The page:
• Mega Corp.: Multicorp employs its own mercenary outfit and owns its own farms.
  • Merchandise-Driven: An interesting example as the series was purportedly created by Marvel with the hopes that toy companies would jump on board and create toys of the characters, but to no avail. Word of God from series editor Bob Budiansky was that Marvel's then-Editor-In-Chief Tom DeFalco was the main motivator for the series.
  • Monster Clown: The first panel in the entire series shows a group of clowns wielding machine guns bursting into a high-tech lab to steal a gorilla being given cybernetic upgrades. Not only does this establish precisely how utterly mad this series could get, it's actually evidence of a later plot point.
  • Power Armor: It's what gives the animals their human-level intelligence, speech, and various powers and weapons.
  • The Psycho Rangers: Each member of Heavy Metal is a Foil for one of the members of Brute Force:
    • Armory (octopus) is the opposite of Hiphop (kangaroo), as his arms were supposed to restrict Hiphop's leaping.
    • Bloodbath (shark) is a rival to Surfstreak (dolphin), as sharks and dolphins are natural enemies.
    • Ramrod (rhinoceros) is the counter to Lionheart (lion), as rhinos hate lions.
    • Tailgunner (vulture) is an evil counterpart to Soar (eagle).
    • Uproar (gorilla) is this to Wreckless (bear), as their strength levels should be comparable.
  • Reality Ensues: Strapping rocket launchers and laser guns to animals might run into some problems. The collateral damage and screwups that ensue are spectacular.
  • Rule of Cool: Who needs logic when you can have ROBO-BEAR VERSUS CYBER-GORILLA?
  • Self-Deprecation: When Deadpool has the concept of Brute Force explained to him, he says the kids will go crazy for it. A footnote points out "They did not."
  • Shout-Out: The "I Am... Bear?" line in the Deadpool Bi-Annual is believed to be a reference to Linkara's "I am a Man!" running gag, especially since he played a large role in bringing the team back into the public eye. Linkara's said he'd be honored if true.
  • Super Prototype: A less extreme example: the gorilla was the first to receive the upgrades, and later becomes the leader- and strongest member- of Heavy Metal.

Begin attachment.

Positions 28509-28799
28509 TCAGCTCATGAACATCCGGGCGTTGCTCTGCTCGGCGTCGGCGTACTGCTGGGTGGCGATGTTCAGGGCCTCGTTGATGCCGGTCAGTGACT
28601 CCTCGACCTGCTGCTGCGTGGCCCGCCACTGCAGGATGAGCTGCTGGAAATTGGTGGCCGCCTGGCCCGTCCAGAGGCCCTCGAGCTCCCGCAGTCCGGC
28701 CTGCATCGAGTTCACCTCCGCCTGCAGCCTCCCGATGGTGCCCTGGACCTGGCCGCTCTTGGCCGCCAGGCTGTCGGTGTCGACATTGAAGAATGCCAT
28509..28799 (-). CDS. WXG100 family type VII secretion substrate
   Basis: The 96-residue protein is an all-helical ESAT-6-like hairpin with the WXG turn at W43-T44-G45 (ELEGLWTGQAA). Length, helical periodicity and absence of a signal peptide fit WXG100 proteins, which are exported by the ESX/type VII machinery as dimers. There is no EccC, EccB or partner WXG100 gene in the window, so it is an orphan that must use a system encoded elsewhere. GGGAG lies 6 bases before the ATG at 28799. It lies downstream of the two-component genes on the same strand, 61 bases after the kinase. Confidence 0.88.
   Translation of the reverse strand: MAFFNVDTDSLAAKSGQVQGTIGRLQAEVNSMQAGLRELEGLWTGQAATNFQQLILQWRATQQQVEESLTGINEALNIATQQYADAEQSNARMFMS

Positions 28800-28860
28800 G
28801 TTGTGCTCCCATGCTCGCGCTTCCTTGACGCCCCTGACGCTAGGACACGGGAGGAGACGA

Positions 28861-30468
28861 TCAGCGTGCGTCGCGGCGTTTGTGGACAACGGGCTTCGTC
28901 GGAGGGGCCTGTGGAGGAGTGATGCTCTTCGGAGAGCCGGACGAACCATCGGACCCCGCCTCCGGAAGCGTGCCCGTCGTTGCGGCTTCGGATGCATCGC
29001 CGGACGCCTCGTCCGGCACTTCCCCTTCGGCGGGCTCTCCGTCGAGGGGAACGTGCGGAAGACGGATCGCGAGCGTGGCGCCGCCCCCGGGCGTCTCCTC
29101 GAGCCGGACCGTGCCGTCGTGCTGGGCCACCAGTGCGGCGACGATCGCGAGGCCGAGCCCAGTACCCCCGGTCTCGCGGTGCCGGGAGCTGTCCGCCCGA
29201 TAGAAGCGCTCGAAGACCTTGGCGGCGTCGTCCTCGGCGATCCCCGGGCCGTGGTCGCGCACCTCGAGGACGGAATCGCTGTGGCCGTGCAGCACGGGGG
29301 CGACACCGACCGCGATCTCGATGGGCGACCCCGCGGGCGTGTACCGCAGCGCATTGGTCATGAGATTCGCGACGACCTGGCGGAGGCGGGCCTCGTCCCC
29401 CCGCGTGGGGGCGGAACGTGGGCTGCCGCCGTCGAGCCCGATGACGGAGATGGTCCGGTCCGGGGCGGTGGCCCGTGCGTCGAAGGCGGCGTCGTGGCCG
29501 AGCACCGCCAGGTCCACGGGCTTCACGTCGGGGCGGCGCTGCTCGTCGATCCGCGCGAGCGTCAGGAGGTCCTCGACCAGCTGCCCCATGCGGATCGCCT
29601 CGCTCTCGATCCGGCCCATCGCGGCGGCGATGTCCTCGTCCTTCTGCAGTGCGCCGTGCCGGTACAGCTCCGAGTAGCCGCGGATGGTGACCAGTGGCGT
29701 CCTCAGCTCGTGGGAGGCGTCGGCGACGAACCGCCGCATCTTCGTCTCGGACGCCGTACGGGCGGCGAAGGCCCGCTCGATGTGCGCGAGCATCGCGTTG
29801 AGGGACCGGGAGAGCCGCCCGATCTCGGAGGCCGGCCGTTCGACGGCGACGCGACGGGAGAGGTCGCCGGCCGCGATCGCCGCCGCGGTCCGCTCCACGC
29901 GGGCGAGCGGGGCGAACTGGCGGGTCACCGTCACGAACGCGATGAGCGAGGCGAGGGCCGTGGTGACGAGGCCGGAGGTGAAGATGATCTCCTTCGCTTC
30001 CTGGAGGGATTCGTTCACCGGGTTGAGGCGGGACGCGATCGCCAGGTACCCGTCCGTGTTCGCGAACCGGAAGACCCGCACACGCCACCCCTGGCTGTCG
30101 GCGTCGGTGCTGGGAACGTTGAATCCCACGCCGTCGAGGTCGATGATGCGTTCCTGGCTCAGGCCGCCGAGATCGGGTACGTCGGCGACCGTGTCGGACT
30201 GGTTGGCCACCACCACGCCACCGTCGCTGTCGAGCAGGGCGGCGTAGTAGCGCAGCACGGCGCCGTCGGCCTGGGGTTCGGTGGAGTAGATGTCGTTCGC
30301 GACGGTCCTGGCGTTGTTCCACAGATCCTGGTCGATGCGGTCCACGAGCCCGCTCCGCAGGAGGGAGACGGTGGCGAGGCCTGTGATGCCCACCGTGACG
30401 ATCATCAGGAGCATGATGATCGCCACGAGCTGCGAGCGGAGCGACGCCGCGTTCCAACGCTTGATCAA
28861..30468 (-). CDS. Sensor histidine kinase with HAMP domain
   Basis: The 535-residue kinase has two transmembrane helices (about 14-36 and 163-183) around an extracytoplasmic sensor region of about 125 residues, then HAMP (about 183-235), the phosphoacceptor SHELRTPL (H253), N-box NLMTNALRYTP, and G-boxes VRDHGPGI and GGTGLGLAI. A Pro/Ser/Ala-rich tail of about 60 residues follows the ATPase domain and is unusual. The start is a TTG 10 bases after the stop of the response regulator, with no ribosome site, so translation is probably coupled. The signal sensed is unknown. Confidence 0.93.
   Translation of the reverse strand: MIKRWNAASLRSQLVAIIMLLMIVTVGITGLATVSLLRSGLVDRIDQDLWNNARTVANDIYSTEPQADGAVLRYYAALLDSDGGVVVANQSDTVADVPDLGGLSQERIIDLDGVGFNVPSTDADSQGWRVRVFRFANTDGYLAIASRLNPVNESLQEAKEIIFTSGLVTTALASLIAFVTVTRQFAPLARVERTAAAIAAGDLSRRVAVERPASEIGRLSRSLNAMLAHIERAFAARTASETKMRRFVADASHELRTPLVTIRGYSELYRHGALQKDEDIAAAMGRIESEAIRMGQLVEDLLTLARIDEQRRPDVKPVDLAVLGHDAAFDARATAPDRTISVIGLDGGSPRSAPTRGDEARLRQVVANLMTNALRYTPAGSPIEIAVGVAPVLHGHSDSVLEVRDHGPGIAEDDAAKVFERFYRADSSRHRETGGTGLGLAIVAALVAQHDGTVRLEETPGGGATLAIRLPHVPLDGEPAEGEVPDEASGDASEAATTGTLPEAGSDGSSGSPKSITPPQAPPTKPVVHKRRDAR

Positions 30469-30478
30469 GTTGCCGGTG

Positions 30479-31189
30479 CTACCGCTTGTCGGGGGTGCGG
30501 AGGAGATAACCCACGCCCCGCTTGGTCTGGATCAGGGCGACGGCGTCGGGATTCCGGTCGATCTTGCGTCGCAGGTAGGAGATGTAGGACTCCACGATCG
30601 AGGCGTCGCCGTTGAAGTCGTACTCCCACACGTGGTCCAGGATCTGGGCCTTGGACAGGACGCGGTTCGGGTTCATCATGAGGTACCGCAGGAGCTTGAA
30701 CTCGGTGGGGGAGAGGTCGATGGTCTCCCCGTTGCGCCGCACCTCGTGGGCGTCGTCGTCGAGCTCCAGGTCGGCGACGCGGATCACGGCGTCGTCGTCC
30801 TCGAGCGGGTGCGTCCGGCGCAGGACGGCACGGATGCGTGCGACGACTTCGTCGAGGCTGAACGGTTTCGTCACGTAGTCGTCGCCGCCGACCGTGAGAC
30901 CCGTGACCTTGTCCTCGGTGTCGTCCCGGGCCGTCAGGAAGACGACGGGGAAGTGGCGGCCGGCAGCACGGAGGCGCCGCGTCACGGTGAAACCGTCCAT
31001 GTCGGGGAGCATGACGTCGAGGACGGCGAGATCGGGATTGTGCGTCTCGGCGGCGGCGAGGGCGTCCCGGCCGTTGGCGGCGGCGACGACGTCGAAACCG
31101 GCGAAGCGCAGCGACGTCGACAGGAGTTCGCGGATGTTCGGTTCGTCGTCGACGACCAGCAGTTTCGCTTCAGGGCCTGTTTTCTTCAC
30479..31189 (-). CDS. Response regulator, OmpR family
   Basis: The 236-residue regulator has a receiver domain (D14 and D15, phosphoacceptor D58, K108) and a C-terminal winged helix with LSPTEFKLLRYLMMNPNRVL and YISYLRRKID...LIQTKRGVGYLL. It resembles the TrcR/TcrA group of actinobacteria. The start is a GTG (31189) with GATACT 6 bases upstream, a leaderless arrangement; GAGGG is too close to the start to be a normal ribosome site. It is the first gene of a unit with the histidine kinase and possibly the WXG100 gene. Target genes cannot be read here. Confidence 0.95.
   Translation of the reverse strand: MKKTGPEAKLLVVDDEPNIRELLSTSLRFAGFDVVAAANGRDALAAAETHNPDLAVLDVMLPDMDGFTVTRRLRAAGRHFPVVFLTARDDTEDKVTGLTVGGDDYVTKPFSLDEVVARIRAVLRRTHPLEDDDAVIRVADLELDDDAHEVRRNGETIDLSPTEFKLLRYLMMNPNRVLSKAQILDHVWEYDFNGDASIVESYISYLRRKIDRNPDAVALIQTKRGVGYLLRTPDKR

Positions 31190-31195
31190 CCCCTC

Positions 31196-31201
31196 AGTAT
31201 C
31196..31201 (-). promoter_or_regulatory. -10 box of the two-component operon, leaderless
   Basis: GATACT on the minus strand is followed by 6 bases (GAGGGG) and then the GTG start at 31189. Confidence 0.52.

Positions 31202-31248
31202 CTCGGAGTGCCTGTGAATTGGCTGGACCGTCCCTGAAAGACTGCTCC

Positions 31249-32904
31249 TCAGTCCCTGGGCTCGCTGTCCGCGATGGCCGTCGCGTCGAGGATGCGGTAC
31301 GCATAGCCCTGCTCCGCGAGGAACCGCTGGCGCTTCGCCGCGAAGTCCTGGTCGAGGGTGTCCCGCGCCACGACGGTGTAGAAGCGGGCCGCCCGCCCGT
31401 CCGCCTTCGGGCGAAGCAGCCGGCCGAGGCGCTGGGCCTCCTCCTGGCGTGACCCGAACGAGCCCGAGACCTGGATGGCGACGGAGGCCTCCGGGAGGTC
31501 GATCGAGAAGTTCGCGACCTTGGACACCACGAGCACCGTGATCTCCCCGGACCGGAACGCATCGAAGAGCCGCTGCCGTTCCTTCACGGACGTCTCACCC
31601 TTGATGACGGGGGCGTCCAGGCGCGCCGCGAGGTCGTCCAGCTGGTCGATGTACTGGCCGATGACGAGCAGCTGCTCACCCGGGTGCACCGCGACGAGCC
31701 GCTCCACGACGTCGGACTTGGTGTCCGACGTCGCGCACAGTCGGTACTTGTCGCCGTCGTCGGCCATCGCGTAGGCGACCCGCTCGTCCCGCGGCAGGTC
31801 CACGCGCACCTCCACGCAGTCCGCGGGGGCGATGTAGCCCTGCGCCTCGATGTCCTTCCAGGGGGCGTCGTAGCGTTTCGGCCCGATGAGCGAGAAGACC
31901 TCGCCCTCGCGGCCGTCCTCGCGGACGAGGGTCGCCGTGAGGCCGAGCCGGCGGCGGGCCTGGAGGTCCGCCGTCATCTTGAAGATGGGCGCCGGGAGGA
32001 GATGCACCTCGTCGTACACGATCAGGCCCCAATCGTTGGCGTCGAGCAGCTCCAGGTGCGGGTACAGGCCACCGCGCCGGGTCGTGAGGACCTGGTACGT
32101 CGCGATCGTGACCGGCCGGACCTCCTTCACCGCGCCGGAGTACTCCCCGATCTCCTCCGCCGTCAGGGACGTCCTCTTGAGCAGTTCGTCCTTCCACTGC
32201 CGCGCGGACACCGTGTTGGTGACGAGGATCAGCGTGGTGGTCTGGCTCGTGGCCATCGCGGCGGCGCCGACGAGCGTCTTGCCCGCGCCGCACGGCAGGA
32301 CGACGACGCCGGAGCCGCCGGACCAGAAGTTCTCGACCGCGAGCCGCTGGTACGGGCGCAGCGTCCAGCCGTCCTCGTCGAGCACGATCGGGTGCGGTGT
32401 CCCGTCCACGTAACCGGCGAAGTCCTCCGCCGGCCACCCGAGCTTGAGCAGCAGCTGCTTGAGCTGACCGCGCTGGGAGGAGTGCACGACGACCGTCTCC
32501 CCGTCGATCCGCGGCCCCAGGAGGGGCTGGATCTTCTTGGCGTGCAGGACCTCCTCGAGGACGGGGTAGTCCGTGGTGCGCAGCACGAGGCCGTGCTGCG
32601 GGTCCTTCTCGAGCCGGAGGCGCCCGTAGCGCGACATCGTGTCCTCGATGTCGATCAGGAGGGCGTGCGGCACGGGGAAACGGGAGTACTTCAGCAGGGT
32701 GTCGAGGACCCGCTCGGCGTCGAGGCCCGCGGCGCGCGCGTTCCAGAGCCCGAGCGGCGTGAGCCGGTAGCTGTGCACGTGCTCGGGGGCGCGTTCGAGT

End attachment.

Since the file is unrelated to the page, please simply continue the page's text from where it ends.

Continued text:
• Teenage Mutant Samurai Wombats: Marvel's attempt at this trope.
  • Took a Level in Badass: In the Deadpool crossover Surfstreak, now called Dr. Echo, was in charge of upgrading the team's armor. He explicitly compared it to Iron Man's Extremis upgrade, but without the "bugs and limitations" that Tony kept in his version.
    • On the other hand, Deadpool's plan for taking him out is to fill a pool with elbow macaroni and letting the stress of "Things not being in the right place," take him out.
  • Totally Radical: Hiphop talks like this.
  • Unusually Uninteresting Sight: The (working) animal augmentation program appears to be public knowledge, but the people you think would care don't seem to.
    • The fact that cyborg animals with deadly weapons attacked Water World is shoved off the news quickly because "Are Frisbees Back?" On the other hand, not only is this the Marvel Universe, where this is far from the weirdest news story one could conceive of, but Water World's CEO is trying to prevent people from knowing his parks are being targeted.
  • Uplifted Animal: All of the animal characters.
  • Weaponized Animal: The animals' uplift suits include built-in weapons systems.
    • The CEO of Water World wants Brute Force technology to create an army of marine life to take over the world.
  • Well-Intentioned Extremist: The main villain from the third issue is a rather stupid example; he wants to create lifeforms that thrive on pollution, but his plans would most likely end up on the rest of the earth nuking him.
    • In the Deadpool crossover, it's revealed they turned against Dr. Pierce and went rogue to rescue animals from human abuse.
  • Western Terrorists: Of the Eco-terroist variety.
  • What Happened to the Mouse?: Dr. Pierce, the scientist behind Brute Force, is absent in the the teams reappearance in Deadpool Bi-Annual, with the only explanation given being that the latter turned on the former. Lampshaded by Linkara, who notes that in the years since their last issue, a lot has happened in the Marvel universe that would have resulted in Pierce either dying or severing ties with Brute Force.
  • You Fail Logic Forever: Multicorp preforms armed robberies on its own child companies because... uh... they're evil?